- 19 Sep 2023
- Mario Pierobon
- Flight Departments
Evidence-Based Training (EBT) is a new training paradigm which can lead to very positive outcomes for Business Aviation operators. As part of his review of core EBT competencies, Mario Pierobon considers leadership and teamwork in the cockpit...Back to Articles
A regional aircraft accident that occurred a couple of decades ago provides a valuable opportunity to reflect on the importance of leadership and teamwork as a core competency in the cockpit.
In October 2004 Corporate Airlines flight 5966 struck trees on final approach, crashing short of runway 36 at Kirksville Regional Airport (IRK), Missouri. The aircraft – a BAE-J3201 – was destroyed by the impact of the crash and resulting fire.
Board’s aircraft accident report, the pilots’ failure to follow established procedures and properly conduct a non-precision instrument approach at night in Instrument Meteorological Conditions (IMC), their descent below the Minimum Descent Altitude (MDA) before required visual cues were available [this continued unmoderated until the airplane struck the trees], and their failure to adhere to the established division of duties between the flying and non-flying pilot were all contributors to the crash.
Further contributing to the accident was the pilots' failure to make standard callouts. The pilots’ unprofessional behaviour during the flight and fatigue likely contributed to their degraded performance, according to the accident report.
“Cockpit communication recorded by the cockpit voice recorder (CVR) indicated that the pilots frequently engaged in conversation that lacked a professional tone during the accident flight”, the report says.
“When the relationship between colleagues is excessively relaxed, there may be a tendency for professionalism to be compromised and pilot responsibilities to be adversely affected. Flight crew members must be alert to these possibilities to avoid degraded situation awareness and adhere to standard operating procedures and professionalism.
“Also, in an excessively relaxed relationship there may be a tendency for overconfidence and over-reliance on each other. The pilots’ professional demeanor was probably degraded as a result of their relationship and relaxed behaviour; these factors may also have detracted from the pilots’ adherence to company standard procedures and callouts”.
A professional cockpit environment is supported by effective leadership and teamwork. In describing leadership and teamwork, ICAO Doc 9995 (Manual of Evidence-Based Training) highlights that a competent pilot:
According to the European Cockpit Association (ECA) in a 2013 document entitled ‘Future Airline Pilot Profession’, from the onset of training the aim should be to provide the student with more soft skills.
“These encompass the areas of understanding and developing his/her personal psychological and physiological resources and limitations. They also allow better understanding of team dynamics, and learning leadership and decision-making principles”, says ECA.
“Doing so will enhance and reinforce both personal resilience as well as crew/team effectiveness and resilience. There will need to be a continuous effort and opportunity to perfect these skills and an adequate feedback loop to ensure progress throughout the training.”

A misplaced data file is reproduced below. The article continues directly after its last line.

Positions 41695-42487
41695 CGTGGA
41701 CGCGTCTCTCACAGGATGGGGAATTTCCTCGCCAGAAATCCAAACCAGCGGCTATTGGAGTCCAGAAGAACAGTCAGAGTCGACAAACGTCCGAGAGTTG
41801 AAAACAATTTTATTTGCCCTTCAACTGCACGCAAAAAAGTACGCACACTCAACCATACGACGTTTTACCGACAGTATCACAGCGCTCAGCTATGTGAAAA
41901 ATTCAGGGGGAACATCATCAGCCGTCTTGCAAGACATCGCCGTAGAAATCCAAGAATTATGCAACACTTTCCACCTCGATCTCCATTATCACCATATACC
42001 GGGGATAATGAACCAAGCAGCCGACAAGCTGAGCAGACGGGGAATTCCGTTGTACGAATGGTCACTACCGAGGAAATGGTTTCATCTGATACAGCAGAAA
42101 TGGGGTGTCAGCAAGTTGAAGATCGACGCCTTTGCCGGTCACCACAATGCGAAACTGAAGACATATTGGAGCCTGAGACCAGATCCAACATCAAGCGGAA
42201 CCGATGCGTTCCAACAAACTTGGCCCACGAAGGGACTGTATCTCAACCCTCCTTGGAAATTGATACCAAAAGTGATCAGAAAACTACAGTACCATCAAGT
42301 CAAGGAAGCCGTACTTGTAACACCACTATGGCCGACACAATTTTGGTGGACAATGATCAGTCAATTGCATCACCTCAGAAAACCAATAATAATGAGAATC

According to the FAA Advisory Circular (AC) 121-42, leadership can be defined as a relational process that emphasizes the ability to exercise skill to achieve a goal, is both proactive and reactive, and necessarily considers other members of the group.
In flight operations, for example, leadership is a proactive process from the Pilot in Command (PIC) that considers other crewmembers and uses all available resources to achieve a safe flight in a professional manner in accordance with Standard Operating Procedures.
The purpose of leadership is to develop PICs as capable leaders with knowledge of their position and responsibilities within an air operator, the regulatory environment, and the air operator’s culture.
PICs should be provided with the skills needed to manage other crews, communications, and workload in a manner that promotes professionalism and adherence to SOPs, according to AC 121-42.
“The PIC should understand how leadership characteristics can influence and improve situational awareness, proactive decision making, and communication with others, including receptivity to feedback and active listening,” AC 121-42 highlights.
PICs should consider how they can adapt their personal leadership and supervision styles to varying situations, including the experience and attributes of other crew members. AC 121-42 adds: “Instructors should facilitate a discussion of positive and negative leadership experiences that the students have experienced during line operations.
“For discussion of negative leadership experiences, the instructor should facilitate discussion of how the leader could have acted differently for a more positive leadership experience.”
Ultimately, leadership and teamwork constitute a core competency that should be thoroughly considered, emphasized, and developed under a Business Aviation operator’s EBT program.
Read other articles in this series: